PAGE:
At least eight governments, including the Kurdistan Regional Government, have recognized this campaign as a genocide. And in June 2016 the UN Commission of Inquiry on Syria also issued a report describing ISIL’s campaign against the Yazidi people as a genocide.
Unlike what we witnessed following Halabja, the international community did take decisive action to respond in 2014. Following a request from the Iraqi government, on 8 August the United States began airstrikes against ISIL positions around Sinjar “to prevent a potential act of genocide,” according to President Barack Obama.
This action then led to the formation of an international military coalition to support Iraqi and Kurdish military efforts to defeat ISIL. By November of last year ISIL had lost all the territory of its fraudulent “caliphate” in Iraq. But truly defeating ISIL requires more than territorial victory. To truly defeat ISIL, we need to deliver justice for its victims and hold its leaders and acolytes accountable for the atrocities they incited, directed and committed.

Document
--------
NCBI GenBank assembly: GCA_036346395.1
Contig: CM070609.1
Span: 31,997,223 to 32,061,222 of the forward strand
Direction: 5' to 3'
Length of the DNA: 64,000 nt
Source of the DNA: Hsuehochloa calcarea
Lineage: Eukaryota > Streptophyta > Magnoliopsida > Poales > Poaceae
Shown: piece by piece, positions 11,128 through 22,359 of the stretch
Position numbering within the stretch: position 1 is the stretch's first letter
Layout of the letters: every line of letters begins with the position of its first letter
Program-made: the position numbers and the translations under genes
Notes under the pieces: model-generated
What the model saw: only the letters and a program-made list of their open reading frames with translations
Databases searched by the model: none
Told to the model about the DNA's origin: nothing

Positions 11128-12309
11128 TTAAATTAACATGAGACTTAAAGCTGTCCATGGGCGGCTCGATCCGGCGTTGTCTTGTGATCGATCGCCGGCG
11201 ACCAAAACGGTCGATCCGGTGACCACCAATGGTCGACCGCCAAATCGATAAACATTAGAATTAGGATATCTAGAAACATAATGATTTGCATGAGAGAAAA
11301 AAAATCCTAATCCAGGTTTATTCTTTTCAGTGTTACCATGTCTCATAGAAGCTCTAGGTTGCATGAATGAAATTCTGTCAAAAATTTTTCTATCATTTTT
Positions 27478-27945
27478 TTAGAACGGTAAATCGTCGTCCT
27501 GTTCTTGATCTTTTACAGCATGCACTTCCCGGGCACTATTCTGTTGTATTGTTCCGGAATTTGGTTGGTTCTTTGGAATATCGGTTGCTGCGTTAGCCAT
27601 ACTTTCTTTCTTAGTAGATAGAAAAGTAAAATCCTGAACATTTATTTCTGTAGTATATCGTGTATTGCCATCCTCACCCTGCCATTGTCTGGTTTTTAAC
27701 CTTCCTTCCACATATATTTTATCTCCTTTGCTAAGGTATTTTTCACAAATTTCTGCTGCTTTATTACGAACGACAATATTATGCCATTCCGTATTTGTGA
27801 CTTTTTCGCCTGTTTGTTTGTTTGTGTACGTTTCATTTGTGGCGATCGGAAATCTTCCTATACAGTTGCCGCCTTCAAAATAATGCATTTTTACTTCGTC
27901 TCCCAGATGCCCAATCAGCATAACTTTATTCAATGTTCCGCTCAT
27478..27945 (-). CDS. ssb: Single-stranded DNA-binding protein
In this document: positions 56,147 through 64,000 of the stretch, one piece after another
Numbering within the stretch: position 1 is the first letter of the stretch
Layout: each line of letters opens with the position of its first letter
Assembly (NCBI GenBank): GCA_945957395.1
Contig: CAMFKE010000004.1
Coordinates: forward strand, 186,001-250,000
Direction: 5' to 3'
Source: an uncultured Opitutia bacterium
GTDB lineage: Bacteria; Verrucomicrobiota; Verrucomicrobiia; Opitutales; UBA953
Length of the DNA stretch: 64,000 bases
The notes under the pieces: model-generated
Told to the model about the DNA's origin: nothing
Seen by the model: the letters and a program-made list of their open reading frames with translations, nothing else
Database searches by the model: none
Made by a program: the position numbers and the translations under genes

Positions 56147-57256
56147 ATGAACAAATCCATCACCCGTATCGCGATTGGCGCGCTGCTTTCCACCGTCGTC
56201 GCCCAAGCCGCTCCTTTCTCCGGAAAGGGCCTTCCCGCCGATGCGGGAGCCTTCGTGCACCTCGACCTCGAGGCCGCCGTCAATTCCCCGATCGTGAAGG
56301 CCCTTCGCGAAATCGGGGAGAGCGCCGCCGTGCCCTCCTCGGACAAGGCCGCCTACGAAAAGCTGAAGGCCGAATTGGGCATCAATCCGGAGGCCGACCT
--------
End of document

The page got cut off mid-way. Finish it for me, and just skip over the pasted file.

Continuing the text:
Yet – as was the case following Halabja and the wider systematic campaign of genocide perpetrated against the Kurds – justice for the victims has been minimal. As of today, the few prosecutions of ISIL members that have been carried out have focused on terrorism-related crimes. The failure to hold perpetrators accountable for genocide, crimes against humanity and war crimes enables a culture of impunity and elevates the risk of recurrence.
We also know from our Yazidi colleagues in Iraq, including the organization Yazda, that many of the mass graves remain unprotected, with vital evidence of ISIL’s atrocities being lost or destroyed. In terms of the dignity of the victims, and the need to secure forensic evidence and prosecute the killers, this is unacceptable.
However, practical steps are being taken to break the cycle of impunity. On 21 September last year the UN Security Council passed Resolution 2379, establishing an Investigative Team to support domestic efforts to hold ISIL accountable by collecting and preserving evidence of its atrocities in Iraq.